ATPE Lobbyists Monty Exter and Kate Kuhlmann provided this report for Teach the Vote.
The Senate education committee met yesterday, Aug. 5, to discuss the following two interim charges that the committee is expected to study and report on prior to the legislature’s reconvening in January:
- Conduct a comprehensive performance review of all public schools in Texas, examining ways to improve efficiency, productivity, and student academic outcomes. Study performance-based funding mechanisms that allocate dollars based upon achievement versus attendance. Identify any state mandates which hinder student performance, district and campus innovation, and efficiency and productivity overall.
- Examine the structure and performance of the two remaining county-based school systems, Harris County Department of Education and Dallas County Schools. In particular, study the efficiency of these entities and determine whether those services are duplicative with education service centers or could be absorbed by education service centers.
ATPE attended the hearing with a focus on the first charge and was eager to hear the discussion surrounding how exactly the committee intended to study the idea of “performance-based funding.” The invited panel of testifiers included representatives from the Equity Center, the Education Resource Group, Knowledge Works, and the Smart Schools Initiative, which we’ve reported on previously and is funded by former Comptroller Susan Combs. The committee and panel members approached the charge with a focus on finding ways to improve “productivity” in Texas public schools.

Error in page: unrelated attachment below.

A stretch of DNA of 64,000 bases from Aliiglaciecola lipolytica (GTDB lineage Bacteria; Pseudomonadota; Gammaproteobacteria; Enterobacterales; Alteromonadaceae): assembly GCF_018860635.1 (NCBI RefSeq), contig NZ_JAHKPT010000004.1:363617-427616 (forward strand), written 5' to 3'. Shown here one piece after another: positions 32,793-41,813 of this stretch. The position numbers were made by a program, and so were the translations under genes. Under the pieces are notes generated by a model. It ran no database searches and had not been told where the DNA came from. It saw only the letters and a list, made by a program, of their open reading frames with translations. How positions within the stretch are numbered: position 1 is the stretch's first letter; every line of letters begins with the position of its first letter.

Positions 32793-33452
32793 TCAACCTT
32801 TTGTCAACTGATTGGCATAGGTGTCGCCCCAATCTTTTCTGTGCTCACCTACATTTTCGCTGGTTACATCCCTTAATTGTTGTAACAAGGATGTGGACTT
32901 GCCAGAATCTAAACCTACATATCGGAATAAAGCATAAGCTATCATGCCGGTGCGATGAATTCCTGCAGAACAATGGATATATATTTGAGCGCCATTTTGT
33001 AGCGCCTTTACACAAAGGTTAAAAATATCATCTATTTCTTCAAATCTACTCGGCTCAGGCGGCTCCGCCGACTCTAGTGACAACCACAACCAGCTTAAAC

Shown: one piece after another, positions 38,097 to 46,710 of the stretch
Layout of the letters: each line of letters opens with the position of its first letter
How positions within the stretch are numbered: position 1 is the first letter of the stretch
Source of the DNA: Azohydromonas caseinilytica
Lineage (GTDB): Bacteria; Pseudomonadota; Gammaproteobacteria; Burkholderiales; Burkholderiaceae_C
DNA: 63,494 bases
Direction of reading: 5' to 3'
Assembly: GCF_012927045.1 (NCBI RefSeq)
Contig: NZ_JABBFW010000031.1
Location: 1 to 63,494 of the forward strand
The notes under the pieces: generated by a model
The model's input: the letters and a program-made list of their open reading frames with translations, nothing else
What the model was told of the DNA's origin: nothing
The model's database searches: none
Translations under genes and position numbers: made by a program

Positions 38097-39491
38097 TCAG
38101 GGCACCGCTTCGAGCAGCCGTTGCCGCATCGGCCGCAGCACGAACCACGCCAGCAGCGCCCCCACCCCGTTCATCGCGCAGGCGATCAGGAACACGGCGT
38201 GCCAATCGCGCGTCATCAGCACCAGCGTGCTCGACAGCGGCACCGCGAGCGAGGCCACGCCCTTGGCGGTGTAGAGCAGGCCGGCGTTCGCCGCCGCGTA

“Productivity” is a great-sounding buzz word, particularly in business, and financially incentivizing districts that perform well academically with their given resources sounds useful on the surface; but neither public schools nor school finance can be boiled down this simply. While we haven’t seen a true proposal for a performance-based funding system, we at ATPE are concerned that it could expect low-performing districts to improve while being allocated fewer resources. This is despite the fact that many of these districts are deemed low-performing based on STAAR scores because they are currently under-resourced to serve their higher percentage of harder- and more-expensive-to-teach student populations. We should not be taking resources away from low-performing schools; we should be focusing more available resources in their direction.
Such a system is especially concerning because of the fact that the seemingly agreed upon metric for performance is the increasingly less-trusted state standardized test, STAAR. The idea of basing the state’s school funding formula on the STAAR test only raises the high stakes already associated with the test, when state and federal lawmakers, parents, and stakeholders alike have agreed that such high stakes should be reduced.
There is more to come on how the “performance-based funding” discussion will play out. Stay tuned to the Teach the Vote.
Related content: ATPE’s Monty Exter was quoted in The Texas Observer’s article about yesterday’s hearing.